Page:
Larry D. Tilley, Plaintiff-appellee, v. the United States, Defendant-appellant, 979 F.2d 216 (Fed. Cir. 1992)Annotate this Case
Before ARCHER, Circuit Judge, SKELTON, Senior Circuit Judge, and RADER, Circuit Judge.
SKELTON, Senior Circuit Judge.
In this case we are required to decide (1) whether the United States Claims Court abused its discretion in its decision in Tilley v. U.S., No. 331-86C (Ct. Cl. Nov. 21, 1991) in awarding the plaintiff Larry Tilley an attorney fee in the sum of $109,845.65 under the Equal Access to Justice Act (EAJA), 28 U.S.C. § 2412(d) because he was the prevailing party at the trial on the merits in this litigation; and (2), whether the claims court abused its discretion in finding that the position of the United States was not substantially justified within the meaning of the EAJA in opposing the plaintiff's motion for summary judgment at the trial on the merits. Tilley v. U.S., 19 Cl.Ct. 33(1989).
At the trial on the merits, the claims court granted plaintiff's motion for summary judgment. The government did not appeal. Consequently, when the plaintiff filed a motion for attorney fees as the prevailing party on the merits under the provisions of the EAJA, the merits of the case were not before the court except for the limited purpose of allowing the court, in the exercise of its discretion, to determine whether the position of the government was substantially justified at the trial on the merits, and, if not, whether an attorney fee should be awarded. In exercising this discretion, the court considered the following facts, among others, in deciding these issues in favor of the plaintiff.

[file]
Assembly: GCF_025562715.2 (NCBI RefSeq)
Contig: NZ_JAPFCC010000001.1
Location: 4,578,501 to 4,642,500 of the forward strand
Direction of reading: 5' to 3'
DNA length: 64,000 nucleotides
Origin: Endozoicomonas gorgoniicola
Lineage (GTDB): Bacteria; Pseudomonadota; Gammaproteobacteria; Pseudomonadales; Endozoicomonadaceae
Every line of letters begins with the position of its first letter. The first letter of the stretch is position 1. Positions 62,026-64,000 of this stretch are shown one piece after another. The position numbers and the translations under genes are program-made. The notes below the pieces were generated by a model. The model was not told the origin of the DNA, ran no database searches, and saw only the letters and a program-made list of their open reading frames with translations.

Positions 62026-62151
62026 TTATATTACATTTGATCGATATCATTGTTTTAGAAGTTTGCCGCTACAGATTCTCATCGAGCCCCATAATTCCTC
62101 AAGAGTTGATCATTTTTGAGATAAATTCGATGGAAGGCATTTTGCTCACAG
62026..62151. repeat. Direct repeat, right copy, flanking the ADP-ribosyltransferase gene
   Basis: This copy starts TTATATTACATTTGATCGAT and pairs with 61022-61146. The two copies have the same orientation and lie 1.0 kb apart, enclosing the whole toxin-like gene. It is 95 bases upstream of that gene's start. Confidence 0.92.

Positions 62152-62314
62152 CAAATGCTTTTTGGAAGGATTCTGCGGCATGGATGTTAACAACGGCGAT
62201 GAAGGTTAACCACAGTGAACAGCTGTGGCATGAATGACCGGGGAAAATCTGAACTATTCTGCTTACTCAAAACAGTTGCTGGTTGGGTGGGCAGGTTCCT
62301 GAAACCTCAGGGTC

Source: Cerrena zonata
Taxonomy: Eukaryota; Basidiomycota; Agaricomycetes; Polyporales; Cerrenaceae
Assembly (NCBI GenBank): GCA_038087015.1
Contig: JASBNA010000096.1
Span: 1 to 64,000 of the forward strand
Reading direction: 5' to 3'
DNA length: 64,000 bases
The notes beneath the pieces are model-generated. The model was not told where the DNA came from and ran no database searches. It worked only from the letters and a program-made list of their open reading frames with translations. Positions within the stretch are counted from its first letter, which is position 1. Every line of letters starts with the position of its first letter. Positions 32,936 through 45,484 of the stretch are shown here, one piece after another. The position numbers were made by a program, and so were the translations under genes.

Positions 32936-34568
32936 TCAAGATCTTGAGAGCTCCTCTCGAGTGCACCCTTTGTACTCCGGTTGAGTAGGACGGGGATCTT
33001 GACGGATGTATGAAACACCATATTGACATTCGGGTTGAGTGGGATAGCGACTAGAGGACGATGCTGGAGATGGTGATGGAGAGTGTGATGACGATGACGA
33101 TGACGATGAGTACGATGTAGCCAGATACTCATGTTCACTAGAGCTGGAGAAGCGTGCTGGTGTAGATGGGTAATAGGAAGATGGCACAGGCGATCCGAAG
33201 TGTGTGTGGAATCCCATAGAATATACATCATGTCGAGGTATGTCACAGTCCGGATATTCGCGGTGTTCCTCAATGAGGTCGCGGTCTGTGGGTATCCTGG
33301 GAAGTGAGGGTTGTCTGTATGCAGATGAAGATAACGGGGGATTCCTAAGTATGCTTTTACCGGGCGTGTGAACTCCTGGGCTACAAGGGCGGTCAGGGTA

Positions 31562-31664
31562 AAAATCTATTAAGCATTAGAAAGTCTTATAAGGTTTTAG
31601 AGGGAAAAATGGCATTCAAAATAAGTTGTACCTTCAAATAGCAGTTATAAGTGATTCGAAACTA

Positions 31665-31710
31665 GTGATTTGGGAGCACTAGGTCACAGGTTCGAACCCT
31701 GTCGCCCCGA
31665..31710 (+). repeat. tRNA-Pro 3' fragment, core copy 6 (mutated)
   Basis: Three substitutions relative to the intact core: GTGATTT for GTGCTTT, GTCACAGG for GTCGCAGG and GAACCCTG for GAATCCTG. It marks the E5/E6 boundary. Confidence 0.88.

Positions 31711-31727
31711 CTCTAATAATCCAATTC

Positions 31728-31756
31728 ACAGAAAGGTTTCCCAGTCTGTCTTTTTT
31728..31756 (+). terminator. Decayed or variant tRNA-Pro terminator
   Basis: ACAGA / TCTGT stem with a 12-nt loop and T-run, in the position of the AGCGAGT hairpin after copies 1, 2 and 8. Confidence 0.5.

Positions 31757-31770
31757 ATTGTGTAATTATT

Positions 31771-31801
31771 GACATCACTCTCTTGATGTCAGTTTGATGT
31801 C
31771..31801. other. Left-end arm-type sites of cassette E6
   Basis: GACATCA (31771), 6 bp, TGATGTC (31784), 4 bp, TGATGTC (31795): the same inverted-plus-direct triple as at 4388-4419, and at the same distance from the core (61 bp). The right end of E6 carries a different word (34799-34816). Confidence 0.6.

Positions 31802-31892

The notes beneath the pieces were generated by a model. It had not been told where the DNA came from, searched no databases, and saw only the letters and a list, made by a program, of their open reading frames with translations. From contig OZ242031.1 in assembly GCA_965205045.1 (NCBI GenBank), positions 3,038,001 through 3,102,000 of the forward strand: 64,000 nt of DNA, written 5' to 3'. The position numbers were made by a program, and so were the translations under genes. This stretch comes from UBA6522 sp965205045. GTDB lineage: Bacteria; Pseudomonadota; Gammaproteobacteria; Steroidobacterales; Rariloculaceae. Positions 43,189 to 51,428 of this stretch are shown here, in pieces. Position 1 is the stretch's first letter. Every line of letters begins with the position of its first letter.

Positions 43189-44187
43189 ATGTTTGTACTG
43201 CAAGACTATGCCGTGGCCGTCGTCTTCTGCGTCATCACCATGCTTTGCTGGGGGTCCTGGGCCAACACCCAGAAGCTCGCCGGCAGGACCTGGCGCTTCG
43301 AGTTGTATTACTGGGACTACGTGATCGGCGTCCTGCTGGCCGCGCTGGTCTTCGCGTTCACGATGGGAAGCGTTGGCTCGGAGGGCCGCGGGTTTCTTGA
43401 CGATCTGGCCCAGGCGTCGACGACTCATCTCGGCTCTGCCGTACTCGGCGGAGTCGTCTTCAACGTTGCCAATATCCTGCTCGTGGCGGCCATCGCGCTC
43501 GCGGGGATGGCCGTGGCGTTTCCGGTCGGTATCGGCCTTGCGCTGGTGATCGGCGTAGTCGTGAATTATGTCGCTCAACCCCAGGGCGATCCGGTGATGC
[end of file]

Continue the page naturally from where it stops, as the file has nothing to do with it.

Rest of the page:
The plaintiff was an Air Force Reserve Officer with twelve years of exemplary service who was assigned to nuclear missile duty in 1980. During his training he revealed to his superiors that for moral reasons he could not release a nuclear bomb in a preemptive strike in waging an offensive war, but he would not have any objection to doing this if the bomb was released for defensive purposes. He was required to divulge this information by reason of Air Force Regulation 35-99. This regulation also provided that such a revelation could not be used for punitive purposes against an officer, and that he would be retained on duty and reassigned to some other department. Notwithstanding this regulation, the Air Force decertified him, and the Secretary of the Air Force removed him from the service and gave him an honorable discharge. He later reenlisted and served out 20 years as an enlisted serviceman and then retired. In 1986 he applied to the Air Force Board for Correction of Military Records to be reinstated on active duty, and to receive back pay from the date of discharge, and to remove all references to the discharge from his Air Force records. The board by a unanimous decision granted his request, and recommended to the Air Force that he be reinstated and his records corrected. The Air Force rejected this decision and refused to comply with it. The plaintiff then filed suit in the claims court seeking the above relief. The claims court held that the Air Force had violated its own regulations, and entered judgment for the plaintiff. As stated above, the defendant did not appeal.
When the plaintiff filed his motion for attorney fees, the government opposed it, not only because of its argument that its position was substantially justified, but also because in its view the claimed fees were excessive as to hours and time spent by plaintiff's attorneys in the case. The claims court found, in the exercise of its discretion, that the fees were justified and reasonable, and that the plaintiff had submitted adequate data regarding the time, hours and effort spent in the case, and entered judgment awarding the fees to the plaintiff.
Upon review by this court, we find that the above issues were thoroughly, carefully and persuasively analyzed and addressed by the claims court in its opinion dated November 21, 1991, in favor of the plaintiff. Accordingly, the decision of the claims court is affirmed on the basis of that opinion.